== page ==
What is the purpose of architecture, beside the utilitarian and aesthetic one? It is to teach us history, like in the case of this small quaint chapel in the middle of Slovenian woods.
During my recent trip to Slovenia I stumbled upon an odd piece of architecture, a Russian chapel, standing amid the forest near the edge of the Vršič pass road at some 1,600 m altitude.
What struck me as odd was the typical Russian design which was never to be expected in the western Balkans. This has made me research, naturally, and I’ve learned that the chapel was initially built in 1916 by WWI Russian prisoners that had been ordered by Austro-Hungarian authorities to build a road through then strategically important town of Kranjska Gora. The prisoners worked in appalling conditions fighting heavy snowfall, and during an avalanache some 300 of them were killed. A year later a Russian memorial chapel was built by the remaining prisoners to honour their perished comrades.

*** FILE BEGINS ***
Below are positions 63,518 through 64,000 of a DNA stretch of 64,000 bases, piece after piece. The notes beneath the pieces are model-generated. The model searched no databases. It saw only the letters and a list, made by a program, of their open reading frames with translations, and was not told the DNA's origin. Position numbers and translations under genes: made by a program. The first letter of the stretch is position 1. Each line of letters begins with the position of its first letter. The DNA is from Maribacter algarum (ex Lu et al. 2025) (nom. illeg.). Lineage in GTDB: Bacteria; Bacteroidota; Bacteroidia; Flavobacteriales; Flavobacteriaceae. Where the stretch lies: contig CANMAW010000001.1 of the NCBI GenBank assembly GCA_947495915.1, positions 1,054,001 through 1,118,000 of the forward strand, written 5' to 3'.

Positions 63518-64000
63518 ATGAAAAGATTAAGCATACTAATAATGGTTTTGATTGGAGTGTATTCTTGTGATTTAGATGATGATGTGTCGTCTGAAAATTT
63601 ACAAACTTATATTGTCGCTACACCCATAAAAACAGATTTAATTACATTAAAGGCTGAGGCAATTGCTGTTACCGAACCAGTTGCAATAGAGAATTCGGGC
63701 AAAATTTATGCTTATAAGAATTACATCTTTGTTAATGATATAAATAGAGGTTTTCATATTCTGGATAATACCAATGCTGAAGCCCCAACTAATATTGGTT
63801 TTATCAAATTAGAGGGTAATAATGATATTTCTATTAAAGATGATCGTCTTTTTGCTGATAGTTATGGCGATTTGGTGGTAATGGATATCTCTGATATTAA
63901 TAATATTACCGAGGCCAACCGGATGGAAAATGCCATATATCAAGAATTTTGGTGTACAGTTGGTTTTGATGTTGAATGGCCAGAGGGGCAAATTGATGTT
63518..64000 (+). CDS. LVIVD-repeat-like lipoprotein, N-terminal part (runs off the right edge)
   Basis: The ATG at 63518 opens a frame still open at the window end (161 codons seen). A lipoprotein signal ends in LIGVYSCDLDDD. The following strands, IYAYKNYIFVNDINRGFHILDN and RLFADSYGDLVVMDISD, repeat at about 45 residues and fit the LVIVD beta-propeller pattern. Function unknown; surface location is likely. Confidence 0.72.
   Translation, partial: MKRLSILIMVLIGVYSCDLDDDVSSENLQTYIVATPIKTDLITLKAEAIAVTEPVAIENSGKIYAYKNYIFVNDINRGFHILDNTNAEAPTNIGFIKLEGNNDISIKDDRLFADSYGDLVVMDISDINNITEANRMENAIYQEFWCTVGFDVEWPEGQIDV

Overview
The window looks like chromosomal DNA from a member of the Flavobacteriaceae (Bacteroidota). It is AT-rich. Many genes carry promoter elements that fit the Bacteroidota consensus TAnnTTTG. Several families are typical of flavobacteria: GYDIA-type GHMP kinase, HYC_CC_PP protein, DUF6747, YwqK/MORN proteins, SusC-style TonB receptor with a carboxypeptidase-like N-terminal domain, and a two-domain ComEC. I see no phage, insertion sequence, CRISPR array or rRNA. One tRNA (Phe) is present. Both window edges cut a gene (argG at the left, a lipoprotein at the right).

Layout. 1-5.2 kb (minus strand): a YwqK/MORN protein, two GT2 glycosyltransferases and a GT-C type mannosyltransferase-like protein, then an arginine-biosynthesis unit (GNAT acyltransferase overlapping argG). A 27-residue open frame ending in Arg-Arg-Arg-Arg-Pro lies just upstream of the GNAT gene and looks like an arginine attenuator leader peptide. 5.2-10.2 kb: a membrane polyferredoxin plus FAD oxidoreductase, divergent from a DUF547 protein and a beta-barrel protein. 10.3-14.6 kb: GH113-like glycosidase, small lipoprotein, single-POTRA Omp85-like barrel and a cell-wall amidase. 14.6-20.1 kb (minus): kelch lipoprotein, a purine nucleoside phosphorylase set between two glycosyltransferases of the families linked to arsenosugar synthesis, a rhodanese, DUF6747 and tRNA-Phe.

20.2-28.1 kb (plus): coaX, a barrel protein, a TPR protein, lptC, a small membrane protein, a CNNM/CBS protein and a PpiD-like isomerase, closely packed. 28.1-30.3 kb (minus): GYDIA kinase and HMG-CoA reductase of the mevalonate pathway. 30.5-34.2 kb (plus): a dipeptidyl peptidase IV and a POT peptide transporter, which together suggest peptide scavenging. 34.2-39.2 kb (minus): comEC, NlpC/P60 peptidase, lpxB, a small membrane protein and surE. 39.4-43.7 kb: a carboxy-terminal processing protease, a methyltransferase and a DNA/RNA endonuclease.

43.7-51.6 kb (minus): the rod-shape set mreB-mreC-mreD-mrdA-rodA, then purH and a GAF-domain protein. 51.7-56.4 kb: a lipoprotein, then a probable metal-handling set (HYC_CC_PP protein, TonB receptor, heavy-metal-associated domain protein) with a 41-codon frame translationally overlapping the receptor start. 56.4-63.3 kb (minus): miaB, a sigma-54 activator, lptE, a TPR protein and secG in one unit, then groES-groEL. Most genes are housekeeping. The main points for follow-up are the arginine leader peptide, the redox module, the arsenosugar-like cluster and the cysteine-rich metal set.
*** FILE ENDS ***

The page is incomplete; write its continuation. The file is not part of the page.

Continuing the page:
My picture shows the chapel as it was renovated in 2005, a year before the Vršič road itself was renamed Ruska cesta (Russian Road) in memory of the killed soldiers.
Being a reminder of WWI, and a symbolic link between Slovenia and Russia, this little chapel provided me with another lesson in history.
Here is a traditional Russian song (instrumental) I hope you’ll like.